“Magnum photographers Jim Goldberg and Alessandra Sanguinetti are taking the Postcards RV over the Rockies between March 30 and April 15. They’re looking for someone to come with them. You must:
    1) Have experience with, and feel comfortable, driving an RV.
    2) Have experience working with photography equipment and files.
    3) Be available for an interview in San Francisco before March 10th.
    4) Be available for the actual trip, starting in San Francisco.

    If you’re interested, send a short letter-of-interest containing your qualifications to LFA@magnumphotos.com, together with any questions. We’ll get back to you as soon as we can.”

  • John
    People who love their moms all have an Oedipus complex?

    mw
    I’m sorry if I came across as looking down on those the rebellious. As a teen, I could never relate, and had little patience for them.

  • Michael K

    “In the 19th century, the American world consisted of children and adults. Most Americans tried their best to allow their children to enjoy their youth while they were slowly prepared for the trials and tribulations of adulthood. Although child labor practices still existed, more and more states were passing restrictions against such exploitation. The average number of years spent in school for young Americans was also on the rise. Parents were waiting longer to goad their youngsters into marriage rather than pairing them off at the tender age of sixteen or seventeen. In short, it soon became apparent that a new stage of life — the TEENAGE phase — was becoming a reality in America. American adolescents were displaying traits unknown among children and adults. Although the word teenager did not come into use until decades later, the teenage mindset dawned in the 1920s.”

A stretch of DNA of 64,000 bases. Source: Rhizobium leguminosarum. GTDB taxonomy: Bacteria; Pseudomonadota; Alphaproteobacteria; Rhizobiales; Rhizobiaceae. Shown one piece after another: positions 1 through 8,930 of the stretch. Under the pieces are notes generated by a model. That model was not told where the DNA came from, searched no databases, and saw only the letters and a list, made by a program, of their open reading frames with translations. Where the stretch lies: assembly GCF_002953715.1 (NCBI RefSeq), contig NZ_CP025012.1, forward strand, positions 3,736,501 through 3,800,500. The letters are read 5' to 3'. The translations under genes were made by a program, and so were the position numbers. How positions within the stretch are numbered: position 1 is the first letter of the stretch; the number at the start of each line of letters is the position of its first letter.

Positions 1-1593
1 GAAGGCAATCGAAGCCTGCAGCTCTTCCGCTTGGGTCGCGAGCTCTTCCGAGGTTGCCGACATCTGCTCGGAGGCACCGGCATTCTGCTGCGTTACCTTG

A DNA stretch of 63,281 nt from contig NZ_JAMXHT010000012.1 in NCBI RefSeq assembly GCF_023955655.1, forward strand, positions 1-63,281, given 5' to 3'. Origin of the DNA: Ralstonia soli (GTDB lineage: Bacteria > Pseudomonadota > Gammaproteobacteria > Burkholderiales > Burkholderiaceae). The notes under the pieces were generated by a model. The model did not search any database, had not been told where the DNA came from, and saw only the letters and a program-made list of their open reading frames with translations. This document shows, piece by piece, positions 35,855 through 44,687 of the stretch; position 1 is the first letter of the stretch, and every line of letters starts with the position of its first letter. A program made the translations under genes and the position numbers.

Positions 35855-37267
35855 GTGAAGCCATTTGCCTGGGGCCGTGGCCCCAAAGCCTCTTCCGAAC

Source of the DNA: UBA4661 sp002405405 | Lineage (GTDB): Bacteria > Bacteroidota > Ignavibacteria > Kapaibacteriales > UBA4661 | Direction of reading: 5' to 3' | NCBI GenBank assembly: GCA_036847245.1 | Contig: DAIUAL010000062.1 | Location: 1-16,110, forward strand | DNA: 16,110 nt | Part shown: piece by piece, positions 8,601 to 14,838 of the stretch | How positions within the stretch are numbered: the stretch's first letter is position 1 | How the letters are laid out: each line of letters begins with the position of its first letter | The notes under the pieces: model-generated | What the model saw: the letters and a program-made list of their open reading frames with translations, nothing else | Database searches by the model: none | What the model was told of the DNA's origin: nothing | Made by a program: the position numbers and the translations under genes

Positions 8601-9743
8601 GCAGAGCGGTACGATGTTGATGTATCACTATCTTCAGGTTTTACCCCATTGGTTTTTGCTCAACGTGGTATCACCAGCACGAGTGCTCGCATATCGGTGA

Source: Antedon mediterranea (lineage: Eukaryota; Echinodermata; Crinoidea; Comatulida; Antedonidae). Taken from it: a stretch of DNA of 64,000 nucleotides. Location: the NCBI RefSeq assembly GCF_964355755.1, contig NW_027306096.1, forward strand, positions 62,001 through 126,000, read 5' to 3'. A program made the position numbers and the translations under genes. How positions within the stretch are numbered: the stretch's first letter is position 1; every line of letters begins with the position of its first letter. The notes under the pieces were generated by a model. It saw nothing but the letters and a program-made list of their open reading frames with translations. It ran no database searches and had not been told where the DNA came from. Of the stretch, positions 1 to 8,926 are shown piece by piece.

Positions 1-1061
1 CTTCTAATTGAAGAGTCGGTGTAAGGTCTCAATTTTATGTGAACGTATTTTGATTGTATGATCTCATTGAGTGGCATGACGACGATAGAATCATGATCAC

From U.S. History.org

  • Gordon…

    I think it’s fine you love your mum. I personally can’t stand my mother’s guts and I’m sure that is a much more serious problem than any Oedipus complex…. :)

  • Maybe this:

    Afterword from Touch Me I’m Sick:

    Rock and roll reaches deep down inside you and re-arranges things subconciously. It’s been my dysfunctional therapist all these years. I absolutely love it, even crave it. I’m sometimes scared (thrillingly so) of it – of the juvenile, yet strangely profound power it’s had over me. It has soundtracked my life, possibly a conspirator in my ending up in some complex and messy places – and getting back out again. My friend Steve and I call it “volume cleansing”. And It’s not just rock an roll that moves me that way – it’s passionate, gut rippling, heart fluttering music of any kind. I always start madly dancing, air guitaring, buffeting that near nervous breadown – in my living room, in the darkroom, at the show. I am the DJ. I am what I play.